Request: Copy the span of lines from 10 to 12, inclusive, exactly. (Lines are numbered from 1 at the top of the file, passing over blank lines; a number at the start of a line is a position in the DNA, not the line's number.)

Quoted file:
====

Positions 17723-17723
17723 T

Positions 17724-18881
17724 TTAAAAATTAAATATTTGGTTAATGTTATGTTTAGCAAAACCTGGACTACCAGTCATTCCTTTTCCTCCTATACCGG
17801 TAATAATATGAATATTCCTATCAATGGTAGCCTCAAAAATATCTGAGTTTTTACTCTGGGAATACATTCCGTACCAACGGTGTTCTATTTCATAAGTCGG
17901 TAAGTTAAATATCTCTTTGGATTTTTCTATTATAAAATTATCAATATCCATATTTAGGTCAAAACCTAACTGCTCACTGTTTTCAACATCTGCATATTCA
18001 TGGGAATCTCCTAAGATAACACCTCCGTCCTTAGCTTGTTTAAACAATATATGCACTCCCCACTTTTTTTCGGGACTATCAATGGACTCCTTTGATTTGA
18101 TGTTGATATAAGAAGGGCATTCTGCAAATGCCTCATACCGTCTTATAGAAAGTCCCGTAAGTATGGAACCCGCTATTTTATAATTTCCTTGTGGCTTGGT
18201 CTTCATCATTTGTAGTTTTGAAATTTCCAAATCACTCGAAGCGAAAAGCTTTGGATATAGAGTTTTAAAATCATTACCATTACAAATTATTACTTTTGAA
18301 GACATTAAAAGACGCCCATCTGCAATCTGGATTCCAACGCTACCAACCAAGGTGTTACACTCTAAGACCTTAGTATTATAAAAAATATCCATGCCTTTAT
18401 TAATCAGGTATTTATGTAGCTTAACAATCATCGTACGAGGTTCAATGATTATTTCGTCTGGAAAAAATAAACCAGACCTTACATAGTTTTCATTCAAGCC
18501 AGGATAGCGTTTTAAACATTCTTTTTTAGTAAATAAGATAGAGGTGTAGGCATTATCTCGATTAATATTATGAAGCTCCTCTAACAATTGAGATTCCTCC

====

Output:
18301 GACATTAAAAGACGCCCATCTGCAATCTGGATTCCAACGCTACCAACCAAGGTGTTACACTCTAAGACCTTAGTATTATAAAAAATATCCATGCCTTTAT
18401 TAATCAGGTATTTATGTAGCTTAACAATCATCGTACGAGGTTCAATGATTATTTCGTCTGGAAAAAATAAACCAGACCTTACATAGTTTTCATTCAAGCC
18501 AGGATAGCGTTTTAAACATTCTTTTTTAGTAAATAAGATAGAGGTGTAGGCATTATCTCGATTAATATTATGAAGCTCCTCTAACAATTGAGATTCCTCC